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Dalbello

Dalbello

Dalbello


Dalbello (born 1958 as "Lisa Dal Bello" in Toronto (Weston)) is a Canadian recording artist, songwriter and producer. She released three albums in the pop and pop/rock genre in her late teens, from 1977 through 1981 under the name Lisa Dalbello. In 1984 she re-emerged as Dalbello, with an edgier brand of alternative rock. Signing with Capitol Records out of L.A. when she was 17, her self-titled debut album in 1977, produced by David Foster, won her a Juno Award for Most Promising Female Vocalist. Read more on Last.fm
Dalbello (born 1958 as "Lisa Dal Bello" in Toronto (Weston)) is a Canadian recording artist, songwriter and producer. She released three albums in the pop and pop/rock genre in her late teens, from 1977 through 1981 under the name Lisa Dalbello. In 1984 she re-emerged as Dalbello, with an edgier brand of alternative rock. Signing with Capitol Records out of L.A. when she was 17, her self-titled debut album in 1977, produced by David Foster, won her a Juno Award for Most Promising Female Vocalist.

She was nominated for the same award a second time, for her 1978 sophomore release Pretty Girls, although she did not win. After Lisa Dalbello's third album, in 1981, she took a break from recording to re-evaluate her creative and personal priorities. However, David Bowie's former Spiders From Mars guitarist Mick Ronson saw a CBC documentary on her while working at a recording studio in Toronto and convinced her to record another album. That album, whomanfoursays (a homophone for "human forces"), was co-produced by Dalbello and Ronson. It was also her first album recorded as Dalbello, and marked her transformation into an edgy rock artist. The transformation worked -- the album was even more successful on the Canadian pop charts than her earlier albums had been.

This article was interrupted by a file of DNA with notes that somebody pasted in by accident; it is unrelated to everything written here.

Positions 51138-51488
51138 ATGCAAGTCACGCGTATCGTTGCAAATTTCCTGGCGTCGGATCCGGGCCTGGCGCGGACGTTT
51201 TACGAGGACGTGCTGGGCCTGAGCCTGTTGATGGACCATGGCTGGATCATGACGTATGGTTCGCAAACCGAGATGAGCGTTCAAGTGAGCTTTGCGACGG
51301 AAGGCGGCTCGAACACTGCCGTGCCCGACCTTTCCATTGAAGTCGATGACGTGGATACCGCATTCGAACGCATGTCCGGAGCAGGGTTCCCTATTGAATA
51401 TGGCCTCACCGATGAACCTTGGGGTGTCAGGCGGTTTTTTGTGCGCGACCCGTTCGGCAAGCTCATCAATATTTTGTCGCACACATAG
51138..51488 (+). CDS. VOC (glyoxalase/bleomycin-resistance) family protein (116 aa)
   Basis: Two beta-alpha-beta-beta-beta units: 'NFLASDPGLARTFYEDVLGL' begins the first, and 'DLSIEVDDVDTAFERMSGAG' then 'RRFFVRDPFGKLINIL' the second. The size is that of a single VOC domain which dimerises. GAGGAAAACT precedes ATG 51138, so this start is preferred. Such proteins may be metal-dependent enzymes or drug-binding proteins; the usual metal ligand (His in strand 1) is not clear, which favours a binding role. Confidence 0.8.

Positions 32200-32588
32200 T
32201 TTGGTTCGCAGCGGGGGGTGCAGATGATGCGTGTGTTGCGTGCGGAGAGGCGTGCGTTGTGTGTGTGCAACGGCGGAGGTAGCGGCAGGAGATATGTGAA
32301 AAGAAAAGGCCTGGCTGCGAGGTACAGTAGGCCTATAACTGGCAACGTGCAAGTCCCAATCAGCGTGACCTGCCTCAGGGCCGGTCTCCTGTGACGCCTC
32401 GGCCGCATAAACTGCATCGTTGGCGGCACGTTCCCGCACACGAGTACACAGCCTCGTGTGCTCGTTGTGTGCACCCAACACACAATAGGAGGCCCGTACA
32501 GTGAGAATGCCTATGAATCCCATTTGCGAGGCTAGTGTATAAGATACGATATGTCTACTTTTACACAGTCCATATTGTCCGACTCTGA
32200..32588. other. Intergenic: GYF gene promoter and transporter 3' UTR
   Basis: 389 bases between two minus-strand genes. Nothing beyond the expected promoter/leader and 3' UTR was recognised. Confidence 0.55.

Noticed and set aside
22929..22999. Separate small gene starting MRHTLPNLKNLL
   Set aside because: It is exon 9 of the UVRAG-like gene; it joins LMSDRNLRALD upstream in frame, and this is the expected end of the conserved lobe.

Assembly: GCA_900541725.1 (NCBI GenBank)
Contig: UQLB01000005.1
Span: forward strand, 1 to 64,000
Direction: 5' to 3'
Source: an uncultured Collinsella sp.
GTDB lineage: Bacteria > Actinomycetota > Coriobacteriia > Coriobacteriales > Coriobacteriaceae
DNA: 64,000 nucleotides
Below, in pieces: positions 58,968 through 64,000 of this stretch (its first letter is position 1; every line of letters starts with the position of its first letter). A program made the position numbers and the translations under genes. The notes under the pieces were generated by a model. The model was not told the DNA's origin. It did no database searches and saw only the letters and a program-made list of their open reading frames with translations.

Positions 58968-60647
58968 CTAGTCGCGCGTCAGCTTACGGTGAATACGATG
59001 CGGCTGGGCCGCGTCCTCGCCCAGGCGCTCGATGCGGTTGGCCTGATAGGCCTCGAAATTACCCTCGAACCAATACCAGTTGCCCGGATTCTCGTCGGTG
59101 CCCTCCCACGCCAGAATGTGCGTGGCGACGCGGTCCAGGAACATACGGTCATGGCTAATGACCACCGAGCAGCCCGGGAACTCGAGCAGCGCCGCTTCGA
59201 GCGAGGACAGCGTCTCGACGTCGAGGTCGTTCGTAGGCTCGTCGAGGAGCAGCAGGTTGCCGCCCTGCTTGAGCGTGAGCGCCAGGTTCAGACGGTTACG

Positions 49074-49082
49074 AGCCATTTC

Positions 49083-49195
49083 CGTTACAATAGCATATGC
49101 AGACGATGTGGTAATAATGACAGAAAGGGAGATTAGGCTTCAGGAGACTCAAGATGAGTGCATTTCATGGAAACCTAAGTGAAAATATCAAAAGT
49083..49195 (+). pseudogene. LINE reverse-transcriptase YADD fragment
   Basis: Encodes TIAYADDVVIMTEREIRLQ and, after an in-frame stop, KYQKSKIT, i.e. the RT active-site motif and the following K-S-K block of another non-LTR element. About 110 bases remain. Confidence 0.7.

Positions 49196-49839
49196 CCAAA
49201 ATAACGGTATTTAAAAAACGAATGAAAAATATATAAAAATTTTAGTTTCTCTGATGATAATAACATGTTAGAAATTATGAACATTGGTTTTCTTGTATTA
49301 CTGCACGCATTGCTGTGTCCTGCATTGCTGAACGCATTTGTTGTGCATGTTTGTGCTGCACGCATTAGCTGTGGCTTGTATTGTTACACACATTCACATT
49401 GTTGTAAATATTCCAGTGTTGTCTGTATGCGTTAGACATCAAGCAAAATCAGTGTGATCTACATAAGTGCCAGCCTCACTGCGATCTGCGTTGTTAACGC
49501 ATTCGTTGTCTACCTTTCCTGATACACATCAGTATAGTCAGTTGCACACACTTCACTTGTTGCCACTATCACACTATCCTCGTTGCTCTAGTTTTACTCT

The album spawned the hit singles "Gonna Get Close To You" and "Animal". Ronson and Dalbello planned to record a second album, however, over Dalbello's strong objections, Ronson was passed over by both her record label, and her manager at that time, Roger Davies. Disappointed, and in an attempt to ensure the creative integrity of the Ronson/Dalbello production follow up, Dalbello submitted 4 self-produced song demos to her U.S. label and manager, only to have them rejected because they wanted a "real" producer. Partly out of frustration and partly as a practical joke, Dalbello re-submitted the song demos under a pseudonym, "Bill Da Salleo", which was nothing more than a simple anagram of her name. To her surprise, her label and manager excitedly called her up saying that they loved the "new" demos and believed "Bill" was the perfect producer for the project. Dalbello continued to produce the album under the pseudonym, managing to keep both her label and manager from visiting the sessions by booking the studio time late at night, and only broke the "news" of "Bill's premature death" to her Canadian A&R person Deane Cameron, just prior to delivering the album to the label, and shortly after Cameron called her out of concern that the label had no signed production agreement between Bill Da Salleo and themselves.